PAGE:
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Discussion Starter #1
The right way to wash a car.

CheckList:

Hose with adjustable pressure/spray nozzle.
Large bucket.
Wash mitt (all cotton).
Additional wash mitt for wheels and wheel wells.
Chamois, absorber, water squegee, or terri towel
Bristle tire brush
An area out of direct sunlight
12oz spray bottle

Make sure all your items are clean and free of dirt and debris. If you accidently drop a chamois, rag, or wash mitt on the ground THROW IT OUT!
It will pick up items that will SCRATCH your paint. It is worth the few dollars to buy a new one than to incur paint damage.
* Wet down the entire vehicle, start with a full force spray in the wheel wheels, then start from the roof, and work your way back down.
* Use the wash mitt to lather up the vehicle,starting at the roof, side windows, windshield and rear window.
* Thoroughly rinse before soap begins to "separate". If you notice the soap deteriorating on the paint before completion of the top section,
rinse before it drys.
* Repeat process for hood, rinse. Rear, rinse. Doors and quarter panels, rinse. (Please remember to wet the car constantly, as you do not
want water to "dry" on the paint before completion.
* Lastly, wash wheels with separate wash mit, and scrub tires with bristle brush.
* Once the entire vehicle has been washed and rinsed, rinse again to ensure all soap has been washed away.
* Dry thoroughly, starting at the top of the vehicle, and working your way down, and around.
* Once body is dry, wipe down door jambs, trunk channel, engine bay, under tail lights, headlights, and gas cap with a terri towel.
If your door jambs and trunk channels have never been cleaned, Mix a drop of wash soap into a 12 floz bottle of water in a spray bottle, and use a separate terri towel to remove excess dirt and debris.

Cleaning Engine bay:

If your car is new, or has a clean engine bay, you can use the soap/water mixture to do cleanings whenever you wash. Wipe down everything with the exception of pullies, alternator, belts, fuel injector rails, etc.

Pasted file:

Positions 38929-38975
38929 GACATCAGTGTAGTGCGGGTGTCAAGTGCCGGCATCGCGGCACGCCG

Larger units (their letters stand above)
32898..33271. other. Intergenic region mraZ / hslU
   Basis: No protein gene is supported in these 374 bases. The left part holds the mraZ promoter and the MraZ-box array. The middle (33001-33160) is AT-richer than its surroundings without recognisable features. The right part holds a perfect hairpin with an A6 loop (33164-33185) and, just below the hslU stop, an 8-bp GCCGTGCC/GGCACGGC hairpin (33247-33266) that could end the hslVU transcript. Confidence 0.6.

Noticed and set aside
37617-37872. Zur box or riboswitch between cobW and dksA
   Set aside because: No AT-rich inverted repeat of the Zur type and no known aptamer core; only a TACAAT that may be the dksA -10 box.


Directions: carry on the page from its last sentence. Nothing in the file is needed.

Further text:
If you own an older Celica, you can use a mild degreaser like Simple Green or Castrol Super Clean. Spray only non-moving parts.
Avoid spraying pullies, alternator, belts, fuel injector rails, etc...and wash excess degreaser with the soap/water mixture in a
spray bottle, then wipe down with a terri towel.

Upon completion, do a load of laundry. Wash your rags and mitts with the same soap you washed your car with (not the same water though!). Put in dryer without fabric softener
or let air dry (indoors)

Wash at least once a week to maintain your hard work!
 

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You can take this a step further by having two buckets - one that contains the soap and the other just water to use as your rinse bucket.

When you are washing from top to bottom and need to dip your mitt into the soap to "re-soap", dip it into the rinse bucket first and shake it around to remove any dirt particles that might have clung onto the mitt. You don't want to have it end up in the soap bucket where there's a potential of ending up on your car again.

Also, I advise washing the wheels first, as there might be dirt and grime that have the chance of splattering onto the body that you had washed already if you did the car first, and then you have to wash again.

One last tip - unscrew the nozzle from the hose and use the "stream" of water as you're doing a final rinse. It'll save you some time in the drying process.

I'm not an expert in car care, but this has worked for me in the past with very minimal swirls/scratches. However, I do use a leafblower to air dry my car to prevent scratches while drying - keeps my neighbors entertained with the noise. :D
 

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Luwin1026 said:
Also, I advise washing the wheels first, as there might be dirt and grime that have the chance of splattering onto the body that you had washed already if you did the car first, and then you have to wash again.

One last tip - unscrew the nozzle from the hose and use the "stream" of water as you're doing a final rinse. It'll save you some time in the drying process.
Make sure to use a different bucket if you do the wheels first. The brake dust and the dirty tires/wheels may contaminate the soap for which you may use on the car next. However i always do my wheels last, but i guess it just comes down to personal preference, because in the end, the car gets cleaned.
 

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Thats a great write, however I don't even put soap on my car when washing it. I used pressure water only. I do keep the car wet while I wash it. I worry about the paint/soap element a bit much.
 
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